Ask The Experts: Retirement

By Reg Jones

Seven-year temporary promotion

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Q. I have been employed with DHS/OPR in a temporary promotion (GS-14) for seven years. During my fifth year of the TPro, I was transferred into another unit and location within OPR. I am into my seventh year as a TPro.

Does any law convert the position into a permanent grade due to the longevity in the position?

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Temporary promotions

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Q. How is it determined who is best qualified for a temporary promotion when there is more than one candidate? Does seniority at the next lower grade come into play at all? Should there be an interview process when several candidates are interested? Who decides who is the best qualified when there is more than one applicant since there is no application process?

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High-3 and temporary promotion

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Q. I am eligible for CSRS retirement with 39+ years of service. I just completed a temporary promotion to manager for five months and some days. Will that pay increase be considered in my high-3 for retirement?

A. Yes. A high-3 is based on the average of the three highest consecutive years (78 pay periods) of basic pay.

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Temporary promotion and agency transfer

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Q. I work for the Federal Bureau of Prisons. I am occupying a GL-09 position under a temporary promotion not to exceed 12 months which was effective Dec. 4. My salary is $64,124 a year.

I am transferring to another agency. Will my pay be matched at the current level or my previous grade? The new position is starting as a GS-09 on a specialty scale 980 b for law enforcement security officers.

A. As a rule, your new employer would set your pay at the level of your permanent position, not the one to which you were temporarily promoted.

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Temporary NTE and “sold” leave

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Q. I’m a full-time FERS employee with 21 years of service and over 60 years in age. I am on a temporary promotion that is to “Not to Exceed 12/31/2012”. I am planning on retiring Nov. 30, a month before the temporary promotion expires. I am also planning on “selling” my 100 hours of unused annual leave at retirement. Will my leave be sold at my temporary promotion salary (GS-14) or at my permanent grade (GS-13)?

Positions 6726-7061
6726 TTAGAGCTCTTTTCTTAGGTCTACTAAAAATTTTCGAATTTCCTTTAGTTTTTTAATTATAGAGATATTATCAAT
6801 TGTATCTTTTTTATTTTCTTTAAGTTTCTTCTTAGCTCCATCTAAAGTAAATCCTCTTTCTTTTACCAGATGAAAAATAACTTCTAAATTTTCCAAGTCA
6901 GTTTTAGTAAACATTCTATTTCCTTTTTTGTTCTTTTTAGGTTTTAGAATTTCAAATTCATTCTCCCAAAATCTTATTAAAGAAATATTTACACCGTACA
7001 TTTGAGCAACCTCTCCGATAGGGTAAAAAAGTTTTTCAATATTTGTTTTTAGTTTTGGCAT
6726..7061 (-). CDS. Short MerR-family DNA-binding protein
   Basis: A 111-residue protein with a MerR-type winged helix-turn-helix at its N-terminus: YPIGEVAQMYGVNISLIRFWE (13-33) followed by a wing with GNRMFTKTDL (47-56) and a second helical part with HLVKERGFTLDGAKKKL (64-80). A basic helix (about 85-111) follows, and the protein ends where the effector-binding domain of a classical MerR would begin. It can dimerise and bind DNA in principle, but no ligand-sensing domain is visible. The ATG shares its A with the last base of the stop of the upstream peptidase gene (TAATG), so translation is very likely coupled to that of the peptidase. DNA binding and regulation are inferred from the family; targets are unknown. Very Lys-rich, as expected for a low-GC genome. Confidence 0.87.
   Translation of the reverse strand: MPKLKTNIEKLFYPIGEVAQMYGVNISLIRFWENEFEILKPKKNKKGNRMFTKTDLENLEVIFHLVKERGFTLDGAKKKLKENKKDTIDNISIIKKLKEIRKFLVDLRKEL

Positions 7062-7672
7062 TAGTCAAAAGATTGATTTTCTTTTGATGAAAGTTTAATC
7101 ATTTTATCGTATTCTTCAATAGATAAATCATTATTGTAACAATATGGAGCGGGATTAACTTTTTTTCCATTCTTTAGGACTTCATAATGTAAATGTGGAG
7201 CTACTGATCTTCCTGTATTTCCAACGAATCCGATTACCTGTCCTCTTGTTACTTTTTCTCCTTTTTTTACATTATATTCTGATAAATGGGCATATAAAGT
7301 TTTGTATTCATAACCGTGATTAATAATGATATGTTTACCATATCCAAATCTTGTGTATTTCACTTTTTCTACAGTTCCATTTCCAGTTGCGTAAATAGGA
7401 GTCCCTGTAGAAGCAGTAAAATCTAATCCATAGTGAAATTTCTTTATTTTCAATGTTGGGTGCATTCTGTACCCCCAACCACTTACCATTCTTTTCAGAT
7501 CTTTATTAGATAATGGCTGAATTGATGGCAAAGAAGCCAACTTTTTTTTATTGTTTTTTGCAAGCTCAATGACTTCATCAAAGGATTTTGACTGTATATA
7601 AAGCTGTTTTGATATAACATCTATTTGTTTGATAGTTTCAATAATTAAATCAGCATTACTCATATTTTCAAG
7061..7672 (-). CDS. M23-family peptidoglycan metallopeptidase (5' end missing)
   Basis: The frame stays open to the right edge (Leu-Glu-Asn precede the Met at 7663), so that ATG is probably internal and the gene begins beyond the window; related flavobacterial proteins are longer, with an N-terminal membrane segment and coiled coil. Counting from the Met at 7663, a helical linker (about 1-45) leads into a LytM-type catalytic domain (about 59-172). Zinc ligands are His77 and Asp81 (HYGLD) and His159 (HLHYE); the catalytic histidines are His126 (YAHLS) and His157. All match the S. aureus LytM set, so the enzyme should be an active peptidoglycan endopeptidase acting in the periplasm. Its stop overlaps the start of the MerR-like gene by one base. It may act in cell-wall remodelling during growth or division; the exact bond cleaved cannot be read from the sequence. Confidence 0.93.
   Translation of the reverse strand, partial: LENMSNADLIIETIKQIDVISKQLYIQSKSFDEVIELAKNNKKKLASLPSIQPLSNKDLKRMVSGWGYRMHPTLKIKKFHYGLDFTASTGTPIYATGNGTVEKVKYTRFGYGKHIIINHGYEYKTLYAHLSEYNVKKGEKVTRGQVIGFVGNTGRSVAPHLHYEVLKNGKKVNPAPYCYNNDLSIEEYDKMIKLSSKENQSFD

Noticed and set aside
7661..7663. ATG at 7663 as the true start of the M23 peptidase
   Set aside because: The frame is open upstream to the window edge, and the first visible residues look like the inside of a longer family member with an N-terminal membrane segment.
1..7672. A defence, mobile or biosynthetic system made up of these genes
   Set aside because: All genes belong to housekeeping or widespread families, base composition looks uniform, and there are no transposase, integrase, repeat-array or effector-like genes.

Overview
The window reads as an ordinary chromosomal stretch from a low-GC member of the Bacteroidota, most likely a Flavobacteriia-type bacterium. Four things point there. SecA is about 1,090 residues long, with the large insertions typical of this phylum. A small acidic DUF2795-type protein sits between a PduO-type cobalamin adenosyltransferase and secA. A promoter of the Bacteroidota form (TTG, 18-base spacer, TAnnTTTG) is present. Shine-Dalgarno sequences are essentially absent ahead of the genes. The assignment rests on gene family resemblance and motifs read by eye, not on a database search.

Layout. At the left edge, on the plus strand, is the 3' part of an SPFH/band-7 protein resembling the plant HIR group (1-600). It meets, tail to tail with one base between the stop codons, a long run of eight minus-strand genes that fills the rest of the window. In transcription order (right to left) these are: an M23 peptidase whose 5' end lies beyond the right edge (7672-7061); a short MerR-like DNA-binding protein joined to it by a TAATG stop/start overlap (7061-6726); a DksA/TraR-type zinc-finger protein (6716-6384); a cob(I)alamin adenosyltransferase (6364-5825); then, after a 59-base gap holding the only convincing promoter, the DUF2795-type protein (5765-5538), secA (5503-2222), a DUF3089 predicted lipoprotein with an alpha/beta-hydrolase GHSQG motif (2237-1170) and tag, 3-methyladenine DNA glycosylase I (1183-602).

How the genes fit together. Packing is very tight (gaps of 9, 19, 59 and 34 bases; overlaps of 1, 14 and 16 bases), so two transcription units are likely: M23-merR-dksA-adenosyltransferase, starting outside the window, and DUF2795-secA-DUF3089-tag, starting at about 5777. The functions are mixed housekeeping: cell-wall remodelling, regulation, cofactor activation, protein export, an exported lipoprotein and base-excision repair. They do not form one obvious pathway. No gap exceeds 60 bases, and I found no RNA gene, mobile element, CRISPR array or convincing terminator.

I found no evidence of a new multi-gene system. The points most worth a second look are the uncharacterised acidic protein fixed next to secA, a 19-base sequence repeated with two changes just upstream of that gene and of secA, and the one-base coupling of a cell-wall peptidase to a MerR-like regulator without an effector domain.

A. Since your agency has the right to return you to your official position of record before you separate, the amount of your lump-sum payment will depend on which position you are occupying when you retire.

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Lump-sum payment for annual leave

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Q. I retired from Federal Civilian Service on June 3. I received my final pay check which included my lump-sum payment for annual leave on Friday June 10. I was paid my regular earnings at my pay grade, GS-12, but my lump-sum payment for unused annual leave was paid at the pay rate for a GS-09. Thinking it was a mistake I called the activity payroll office and to my surprise I was told this was because my promotion to GS-12 was temporary and when I retired I was reverted back to my permanent grade GS-09 in order to pay me for the unused annual leave. Prior to retirement I was never informed that this would happen by anyone involved in processing my paperwork. 

A: I checked with OPM and here’s what they had to say:  “Each agency has the discretion to return an employee from a temporary promotion to the official position of record before the employee separates. The temporary promotion regulations at 5 CFR 335.102(f) authorize temporary promotions and specify that an agency may—“(f) Make time-limited promotions …. for a specified period of not more than 5 years, unless OPM authorizes the agency to make and/or extend time-limited promotions for a longer period.(1) The agency must give the employee advance written notice of the conditions of the time-limited promotion, including the time limit of the promotion; the reason for a time limit; the requirement for competition for promotion beyond 120 days, where applicable; and that the employee may be returned at any time to the position from which temporarily promoted [emphasis added], or to a different position of equivalent grade and pay, and the return is not subject to the procedures in parts 351, 432, 752, or 771 of this chapter. When an agency effects a promotion under a nondiscretionary provision and is unable to give advance notice to the employee, it must provide the notice as soon as possible after the promotion is made.”

“So the agency did have the authority to return the employee to his/her official position of record before separating him or her. Once the employee was returned to the official position of record, then the lump-sum payment would be made at the rate of pay for the official position of record. The agency should have provided the employee information about the temporary nature of the promotion per the regulation cited above, but even if it did not, the regulations provide the authority for the agency to return the employee to the official position of record at any time.”

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